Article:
Akira's iconic motorcycle races through Japan
A movie-accurate replica of the motorcycle from the classic film Akira recently toured Japan to raise money for charity
The 1988 film Akira stands as a classic not just in Japanese animation, but in the entire post-apocalyptic film genre. As such, fans of the film have been drawn to some of its most memorable moments and visuals, particularly the futuristic motorcycle driven by one of the main characters. One fan even went so far as to devote several years to creating a working replica of the signature vehicle, which has become the only one officially recognized by Akira's creator, and which recently toured Japan to raise money for charity.
It took seven years and 10 million yen (about US$121,000) for Shinji Tejima to recreate the bike ridden by the film's protagonist, but it was probably all worth it when the creator of the Akira manga and movie, Katsuhiro Otomo, deemed it the only officially recognized replica. Tejima certainly made sure his motorcycle was as movie-accurate as possible, right down to a pill-shaped key for a hidden ignition switch and stickers matching the ones from the movie. He even went the extra step and implemented a digital dashboard and working GPS navigator.
Recently, Tejima even donned a red leather outfit matching the main character's in the movie and set out on a tour of Japan, starting at his own Showa Studio auto shop in Fukuoka. He made stops in several Japanese cities in order to raise money for the Bokura Company, a children's autism support group, with his last stop being Tokyo for a special exhibition honoring Akira's creator.
The bike is currently on display at the Katsuhiro Otomo GENGA Exhibition from now until May 30, where visitors can have their picture taken sitting on it among a post-apocalyptic backdrop. Proceeds from the exhibition will support reconstruction in the Tohoku region following last year's earthquake and tsunami in the area.
Check out the video below to see how the bike drives, turning more than a few heads as it goes.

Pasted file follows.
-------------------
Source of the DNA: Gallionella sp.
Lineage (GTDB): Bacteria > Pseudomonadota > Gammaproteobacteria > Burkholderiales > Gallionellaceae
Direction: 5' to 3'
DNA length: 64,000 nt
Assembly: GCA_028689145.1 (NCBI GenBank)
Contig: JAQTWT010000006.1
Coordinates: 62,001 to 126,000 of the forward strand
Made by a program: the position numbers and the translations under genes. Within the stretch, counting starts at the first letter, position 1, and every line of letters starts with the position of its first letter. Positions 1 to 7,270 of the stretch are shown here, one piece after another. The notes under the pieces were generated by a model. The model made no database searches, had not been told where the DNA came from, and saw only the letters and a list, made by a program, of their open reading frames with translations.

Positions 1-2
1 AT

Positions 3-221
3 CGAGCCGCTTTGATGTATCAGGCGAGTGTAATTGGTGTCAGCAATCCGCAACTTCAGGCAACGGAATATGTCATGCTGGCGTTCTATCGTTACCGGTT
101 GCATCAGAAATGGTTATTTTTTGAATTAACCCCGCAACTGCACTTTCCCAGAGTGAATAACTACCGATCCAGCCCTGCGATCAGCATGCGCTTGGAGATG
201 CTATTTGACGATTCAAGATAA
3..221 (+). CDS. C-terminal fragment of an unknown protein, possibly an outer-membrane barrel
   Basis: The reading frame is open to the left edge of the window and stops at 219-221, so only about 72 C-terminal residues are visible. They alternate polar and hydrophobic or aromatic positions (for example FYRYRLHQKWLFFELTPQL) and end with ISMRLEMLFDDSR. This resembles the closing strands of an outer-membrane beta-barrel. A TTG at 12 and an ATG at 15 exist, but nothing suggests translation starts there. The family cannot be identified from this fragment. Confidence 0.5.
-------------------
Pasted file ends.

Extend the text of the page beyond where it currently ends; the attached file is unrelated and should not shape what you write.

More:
Source: Otomo-Gengate via Anime News Network
About the Author
Jonathan grew up in Norway, China, and Trinidad before graduating film school and becoming an online writer covering green technology, history and design, as well as contributing to video game news sites like Filefront and 1Up. He currently resides in Texas, where his passions include video games, comics, and boring people who don't want to talk about either of those things.
All articles by Jonathan Fincher
I think it is way cool. It would be even cooler if it went into production (or a version similar to it that can be put into production). :)
Gotta love that big long properly fastened neck height wind shield........
Or should that be called "guillotine".
@ Stiffy. And I have nowhere to put my shopping bags either. Totally sucks!
I think you have to have VERY bad luck to get your throat into that windshield. There are much more dangerous windshields on motorcycles that are meant for every day transportation and not just for driving from exhibition to exhibition.
I copped a BMW windshield up underneath my ribs, tore all the muscles away...... took 3 years before I could sit up in bed.
Had to roll over onto the hands and knees and then go upright using the back muscles.
And the EDGE ON, "flat screen" this is aimed more squarely at the neck area - probably only take a 30Kmh head on crash to crush your trachea and jugular type veins....
You're frightening me stiffy.
motorcycle crash test
motorcycle crash test dummies
People don't tend to go "up and over" the handlebars, they tend to squish and slide into and over things..... and the sharp pointy and unyielding things tend to slice, rip, tear or impale on the way through them.
The windscreen is bad - but the instrument console looks like a decapitator too.
Google (with or without quotes) "motorcycle decapitation pictures"
I think I will stick to walking in open fields.....
But does this one fold in the middle like the animated one in the movie? There's some replicas that do that.
He who risks nothing, does nothing.
I'd ride it in a heartbeat, just like I'm going to continue motorcycling, kayaking and flying an experimental 40hp 300lb wood and fabric aircraft a friend of mine glued together 15 years ago.
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